How can designers relieve the extreme congestion of intersecting rebars and hoop ties in conventional seismic beam-to-column connections? Battelle researchers believe they have found a good design answer and have at the same time produced a connection that reduces severe bond deterioration of main bars passing through columns in interior connections. The newly developed concrete connection, which uses steel fibrous concrete in the connection region, is not only seismic-resistant but also less expensive than other beam-column connections. Developed at Battelle's Pacific Northwest Laboratories, the connection has shown several advantages over conventional connections.
The large quantities of steel hoops and crossties that are used to confine the concrete in the connection increase fabrication costs and make concrete placement difficult. In tests, the new design reduced the congestion by replacing the hoops in the connection region with steel fibers. At the same time, by increasing the strength of the beam, the steel fibers force the plastic hinge in the beam to develop away from the face of the column, thus reducing the problem of bond deterioration of main bars passing through the connection. Easing that problem is the fact that steel fibrous concrete can increase the anchorage bond strength of deformed bars by 40 percent.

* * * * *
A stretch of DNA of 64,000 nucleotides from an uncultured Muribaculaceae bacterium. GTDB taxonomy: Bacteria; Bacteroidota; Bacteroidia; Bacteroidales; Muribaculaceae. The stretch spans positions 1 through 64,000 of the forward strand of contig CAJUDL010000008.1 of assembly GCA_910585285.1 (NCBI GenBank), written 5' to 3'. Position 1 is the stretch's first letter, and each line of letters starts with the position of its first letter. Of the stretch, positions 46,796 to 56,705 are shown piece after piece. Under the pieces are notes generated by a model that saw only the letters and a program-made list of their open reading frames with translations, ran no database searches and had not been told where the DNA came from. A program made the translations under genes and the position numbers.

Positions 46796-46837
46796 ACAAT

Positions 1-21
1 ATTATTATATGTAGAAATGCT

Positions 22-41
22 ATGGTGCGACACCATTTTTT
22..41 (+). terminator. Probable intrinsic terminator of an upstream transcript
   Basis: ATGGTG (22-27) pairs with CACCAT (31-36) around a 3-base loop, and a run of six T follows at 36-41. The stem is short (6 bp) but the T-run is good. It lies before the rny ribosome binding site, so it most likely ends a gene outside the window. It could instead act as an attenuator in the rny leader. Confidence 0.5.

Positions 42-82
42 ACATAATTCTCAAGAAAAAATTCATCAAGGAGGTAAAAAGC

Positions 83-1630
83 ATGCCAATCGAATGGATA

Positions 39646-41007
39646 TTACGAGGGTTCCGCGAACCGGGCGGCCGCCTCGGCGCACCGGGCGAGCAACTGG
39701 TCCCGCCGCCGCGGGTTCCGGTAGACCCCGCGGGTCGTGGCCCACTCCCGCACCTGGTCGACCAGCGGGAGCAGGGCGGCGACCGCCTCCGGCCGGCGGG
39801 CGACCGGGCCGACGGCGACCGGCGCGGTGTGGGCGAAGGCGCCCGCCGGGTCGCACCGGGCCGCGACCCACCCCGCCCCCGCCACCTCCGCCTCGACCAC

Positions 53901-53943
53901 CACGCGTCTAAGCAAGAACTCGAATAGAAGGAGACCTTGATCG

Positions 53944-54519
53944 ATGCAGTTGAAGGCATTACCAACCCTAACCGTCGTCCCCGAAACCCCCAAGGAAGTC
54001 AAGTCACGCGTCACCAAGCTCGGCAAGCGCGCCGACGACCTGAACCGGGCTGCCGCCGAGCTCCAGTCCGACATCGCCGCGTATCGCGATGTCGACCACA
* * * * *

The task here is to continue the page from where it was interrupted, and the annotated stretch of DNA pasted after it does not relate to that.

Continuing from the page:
During the experimental program, tests were conducted on two full-size beam-to-column connections. One was a conventional connection using hoops in accordance with the seismic-resistant design provisions of ACI 318-71; the other was a modified connection using steel fibrous concrete instead of hoops in the connection region. Both types of connection were subjected to cyclic loading equivalent to two major earthquakes. The modified connection was stronger than the conventional one, developing a moment capacity of 57,700 pound feet, an increase of 25 percent over the conventional connection.